Some thoughts after last week’s public workshops

We had a great series of conversations about Brixton Works last week. In the past two months we had lots of conversations with people individually (businesses, start-ups, people who support new businesses and other community groups), now was the time to share where we’re at with the project and see what thoughts, ideas and questions people have.

Here’s a few things we learnt

People get why we’re doing this. when the first person in the first workshop – someone who you never met – says “unless someone like the Council steps in there won’t be any affordable workspace left” you know you are onto something. That was the general feeling – people are worried by the trends of ever-more-expensive space they are seeing across London as well as in Brixton. Something that could make a difference locally – in the long term, not just as meanwhile space – matters a lot to people. And the people we spoke with at the workshops also understand that, in order to achieve affordable workspace for the long term, a project like Brixton Works probably needs to operate as an organisation with enough income to invest in future spaces.

No one size fits all. Here’s where it become complex – what people need is incredibly diverse. It’s clear that this cannot just be about laptops in offices – people equally tell us this is about shared kitchens, storage space, shared retail space, messier workshops – but also space to grow your company from 5 to 25 or 45 staff. We hear this again and again: there are lots of gaps in what Brixton currently offers – lots of things that a future Brixton Works could do. That can’t all be achieved at the same time – so Brixton works needs to start somewhere, and then evolve.

This is about collaboration. This is perhaps an obvious point, but let’s think about what it means: there are lots of good local initiatives already working in Brixton to support a fairer and locally rooted economy and to give people opportunities to turn their ideas into business, commercial or not. Working together is important, but our workshop participants also commented that this is easier said than done. So one question is: how could Brixton Works be set up so that it can really work together with others.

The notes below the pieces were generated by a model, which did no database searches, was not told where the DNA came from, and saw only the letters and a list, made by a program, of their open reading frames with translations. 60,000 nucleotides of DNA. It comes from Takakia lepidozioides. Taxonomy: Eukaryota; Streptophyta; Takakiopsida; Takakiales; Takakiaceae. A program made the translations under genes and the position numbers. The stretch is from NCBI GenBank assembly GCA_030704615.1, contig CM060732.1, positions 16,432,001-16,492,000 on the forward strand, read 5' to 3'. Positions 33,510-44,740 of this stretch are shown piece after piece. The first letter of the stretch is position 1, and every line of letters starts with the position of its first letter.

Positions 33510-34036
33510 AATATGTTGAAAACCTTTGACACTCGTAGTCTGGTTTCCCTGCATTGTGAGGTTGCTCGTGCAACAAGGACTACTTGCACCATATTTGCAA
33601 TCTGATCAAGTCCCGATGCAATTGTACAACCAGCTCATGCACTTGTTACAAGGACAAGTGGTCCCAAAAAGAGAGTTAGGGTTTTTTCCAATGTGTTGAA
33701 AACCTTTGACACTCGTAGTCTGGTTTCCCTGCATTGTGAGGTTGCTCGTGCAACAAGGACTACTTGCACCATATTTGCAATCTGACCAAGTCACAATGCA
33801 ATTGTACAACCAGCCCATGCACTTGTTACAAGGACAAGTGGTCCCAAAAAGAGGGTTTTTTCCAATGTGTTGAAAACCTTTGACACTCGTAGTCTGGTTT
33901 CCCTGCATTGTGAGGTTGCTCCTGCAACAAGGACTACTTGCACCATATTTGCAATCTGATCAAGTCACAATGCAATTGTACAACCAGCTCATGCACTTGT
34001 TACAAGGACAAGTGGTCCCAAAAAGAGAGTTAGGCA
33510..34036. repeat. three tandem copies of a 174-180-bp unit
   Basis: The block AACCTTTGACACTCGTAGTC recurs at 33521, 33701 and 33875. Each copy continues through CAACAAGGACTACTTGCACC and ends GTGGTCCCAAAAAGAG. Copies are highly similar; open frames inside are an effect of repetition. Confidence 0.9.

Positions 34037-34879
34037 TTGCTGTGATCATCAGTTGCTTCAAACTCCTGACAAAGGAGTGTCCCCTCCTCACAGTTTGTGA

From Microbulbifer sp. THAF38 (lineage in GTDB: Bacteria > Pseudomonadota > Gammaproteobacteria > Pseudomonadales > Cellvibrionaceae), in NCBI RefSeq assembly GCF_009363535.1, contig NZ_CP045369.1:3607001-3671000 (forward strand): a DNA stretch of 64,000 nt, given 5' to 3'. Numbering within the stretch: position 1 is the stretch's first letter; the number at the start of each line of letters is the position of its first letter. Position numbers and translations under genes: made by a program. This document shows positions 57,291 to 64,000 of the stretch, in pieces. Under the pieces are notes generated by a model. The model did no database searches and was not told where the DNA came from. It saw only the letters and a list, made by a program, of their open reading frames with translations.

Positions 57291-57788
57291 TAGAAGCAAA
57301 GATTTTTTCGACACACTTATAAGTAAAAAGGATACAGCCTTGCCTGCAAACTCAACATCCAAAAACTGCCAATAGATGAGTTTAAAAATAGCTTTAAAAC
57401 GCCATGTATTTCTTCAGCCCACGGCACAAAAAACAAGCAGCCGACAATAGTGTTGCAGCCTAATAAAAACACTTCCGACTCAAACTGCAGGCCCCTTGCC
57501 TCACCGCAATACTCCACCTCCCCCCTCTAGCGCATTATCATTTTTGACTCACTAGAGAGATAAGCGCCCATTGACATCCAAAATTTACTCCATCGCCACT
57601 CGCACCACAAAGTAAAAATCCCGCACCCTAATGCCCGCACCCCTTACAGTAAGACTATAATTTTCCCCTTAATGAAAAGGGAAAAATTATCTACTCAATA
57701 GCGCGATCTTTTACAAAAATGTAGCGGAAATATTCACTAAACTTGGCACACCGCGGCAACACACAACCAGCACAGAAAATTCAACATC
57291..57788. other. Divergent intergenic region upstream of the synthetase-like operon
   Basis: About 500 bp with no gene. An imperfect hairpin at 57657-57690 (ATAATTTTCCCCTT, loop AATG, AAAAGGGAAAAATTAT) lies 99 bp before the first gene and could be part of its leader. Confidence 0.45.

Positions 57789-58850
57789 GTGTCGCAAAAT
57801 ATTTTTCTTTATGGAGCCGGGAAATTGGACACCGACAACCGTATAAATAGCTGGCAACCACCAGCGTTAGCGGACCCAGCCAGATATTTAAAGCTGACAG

Co-investing. It’s a fashionable word, but people give great examples of what this could be. One person said “spaces are expensive because operators think we want them shiny. We don’t – we’d be happy to put in our own time to do them up if that was organised smartly, and if we had security we could stay there for a good time.” Others loved the idea of a Brixton Bond, where people can invest money in something like Brixton Works to help ensure spaces stay affordable in the long term.

Some scepticism. Understandably, there was some scepticism – whether the Council would be able to make this happen given how many other priorities it has (could affordable workspace clash with affordable housing, for example?). That’s why it’s important to emphasise that the aim behind the project is to finance itself after the initial start-up phase to be less dependent on Council financial support.

Finally – a massive ‘last but not least’ – the language we use is an issue. If this is really going to be successful, local people need to know it’s for them and for diverse types of businesses, not just the ‘high-innovation’ ones that many people live talking about. The enterprise start-up scene has lots of lingo that can put some local people off. We were picked up on this on Urban75 as well – and rightly so.

Next stop: 12 March, where we hope to see lots of people to develop some ideas in more detail. Look out for more information soon.

In the meantime – please share your thoughts by leaving a comment below or emailing us on


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